May 1992

An Ultrafast Optoelectronic THz Beam System: Applications to Time-Domain Spectroscopy

D. Grischkowsky

Recently, there has been a great deal of work demonstrating the generation of THz radiation (1 THz = 33.3 cm-1 = 4.1 meV) via material and electronic excitation by ultrashort laser pulses. Modern integrated circuit techniques have made possible the precise fabrication of micron-sized dipoles, which, when photoconductively driven by fsec laser pulses, can radiate well into the THz regime. An alternative and complimentary approach has been to extend radio and microwave techniques into the THz regime through the use of optoelectronic antennas. Other sources based on various physical systems and effects include the emission of an electromagnetic shock wave due to a volume dipole distribution moving faster than the phase velocity in the medium, i.e., electro-optic Cherenkov radiation, and the electromagnetic shock wave radiated by a surface-dipole distribution propagating faster than the phase velocity in the substrate.

The Revolution in Femtosecond Near-infrared Pulse Generation

Revolution or just plain old evolution? In the field of femtosecond optical pulse generation, rapid changes have been taking place in the last year. Is it ultrafast evolution? While not on the same scale as the changes i n the former Soviet Union and Eastern Europe, researchers in the field everywhere have had a hard time trying to keep track of and keep up with the pace of new developments. In this article, we would like to track the progress in the field of femtosecond optical pulse generation in the near infrared and discuss the current state of the art.

Modelocked Semiconductor Lasers: Short Pulse, Small Package!

Researchers have long recognized the potential for short pulse generation using the semiconductor laser medium. Soon after room temperature CW operation in semiconductor lasers was obtained, the first reported modelocking results occurred in the early 1970s. Like dye lasers or Ti:sapphire lasers, the gain-bandwidth of semiconductor lasers can span many THz, allowing the generation of femtosecond optical pulses. With the use of semiconductor materials, modelocked lasers are now important in many applications that were previously infeasible or uneconomical.

Ultrashort Pulse Fiber Lasers

For years people have been looking for a compact, electrically efficient, inexpensive source of optical pulses less than one picosecond in duration for scientific investigation, optical probing, and, more recently, for high bit rate communication or computing systems. The early promises of modelocked diode lasers fell prey to low reliability and large intrapulse frequency chirp. When the first singlemode rare-earth-doped optical fiber was drawn in 1973, no one could predict the impact that this development would eventually have. Since then, we have seen fiber become the preferred method of communications transmission, and the rare-earth-doped optical fiber the preferred method of optical amplification. It is not surprising, then, that there has also been a significant effort to use the wide bandwidth of the rare-earth-doped fiber gain transition to make a laser to produce ultra-short pulses. In its most elegant form, this laser would be all fiber, diode laser pumped, and capable of producing pulses of less than half a picosecond.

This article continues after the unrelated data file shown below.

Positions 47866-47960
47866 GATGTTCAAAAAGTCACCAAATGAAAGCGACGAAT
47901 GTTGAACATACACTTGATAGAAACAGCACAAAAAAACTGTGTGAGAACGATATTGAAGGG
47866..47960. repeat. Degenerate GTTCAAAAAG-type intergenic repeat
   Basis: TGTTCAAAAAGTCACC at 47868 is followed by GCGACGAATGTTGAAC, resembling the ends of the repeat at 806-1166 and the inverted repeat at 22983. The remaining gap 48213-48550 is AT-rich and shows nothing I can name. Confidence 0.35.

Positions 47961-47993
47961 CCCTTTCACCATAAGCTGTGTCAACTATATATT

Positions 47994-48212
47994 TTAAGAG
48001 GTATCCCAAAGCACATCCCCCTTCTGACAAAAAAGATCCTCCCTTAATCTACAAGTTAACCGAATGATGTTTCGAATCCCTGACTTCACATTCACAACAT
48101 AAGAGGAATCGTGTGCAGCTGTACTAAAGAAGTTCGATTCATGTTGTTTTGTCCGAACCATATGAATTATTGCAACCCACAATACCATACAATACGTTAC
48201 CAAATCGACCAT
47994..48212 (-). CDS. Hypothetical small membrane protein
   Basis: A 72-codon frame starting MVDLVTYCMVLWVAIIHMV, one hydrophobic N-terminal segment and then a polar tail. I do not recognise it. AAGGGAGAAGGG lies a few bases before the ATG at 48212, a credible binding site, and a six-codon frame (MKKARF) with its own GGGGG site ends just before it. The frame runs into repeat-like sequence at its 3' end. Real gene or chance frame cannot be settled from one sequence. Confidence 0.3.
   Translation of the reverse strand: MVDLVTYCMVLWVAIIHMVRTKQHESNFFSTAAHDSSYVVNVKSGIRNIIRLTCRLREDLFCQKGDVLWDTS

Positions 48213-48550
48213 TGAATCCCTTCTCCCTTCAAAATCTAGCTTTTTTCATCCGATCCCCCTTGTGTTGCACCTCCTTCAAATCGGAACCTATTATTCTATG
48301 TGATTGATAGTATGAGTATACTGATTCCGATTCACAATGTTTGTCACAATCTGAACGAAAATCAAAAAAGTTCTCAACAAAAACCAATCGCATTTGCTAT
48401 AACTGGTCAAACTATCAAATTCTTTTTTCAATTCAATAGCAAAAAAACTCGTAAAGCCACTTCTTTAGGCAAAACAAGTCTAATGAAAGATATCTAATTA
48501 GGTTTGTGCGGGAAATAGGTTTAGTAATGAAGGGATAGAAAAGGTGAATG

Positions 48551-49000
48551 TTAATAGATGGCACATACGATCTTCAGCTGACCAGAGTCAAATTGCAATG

Ultrafast Spectroscopy of Semiconductors

Since the first realization of modelocking of a ruby laser in 1965, ultrafast laser technology has made tremendous progress. Today, laser pulses as short as 6 fsec can be generated with dye laser based systems. Yet, from our point of view, the progress is not just in the availability of short laser pulses, but also in the reliability and stability of today's laser systems, which in some cases can be comparable to that of cw lasers.

Update on the Modulation Transfer Function

This article discusses methods of calculating and measuring the MTF of a lens using some of the currently available software. Other examples of the application of PC based measurement and computation systems available to the engineer today would be of interest. Submission of material on this subject to the editor of this column is encouraged.

Getting It Together on U.S. Optical Standards

In the U.S., almost any organization can write standards. If certain rules of fairness and objectivity are observed during the writing, these standards can become the American National Standards Institute (ANSI) national standards. However, if the writing organization keeps the copyright, these standards are not listed in the ANSI standards, but only in the publisher's list and in some privately published catalogs of standards. Even in these catalogs, standards relating to optics are seldom indexed under optics, but rather under the field in which they are used. For example, standards relating to methods of measuring waviness in sheet glass are listed as architectural standards because they are used for selecting window glass. Only by having a good idea of where to look, can these standards based on optical methods be located.

Colored Shadows and Retinex Vision

When the sun is low at the end of a clear winter day, the long shadows of trees against the snow look violet-blue in comparison to the gold sunlight. As sunset progresses and the sunlight becomes redder, the shadows may look green. A controlled experiment will show that, in general, shadows of objects that are illuminated in colored light will be the complementary colors in the presence of a white light background illumination.


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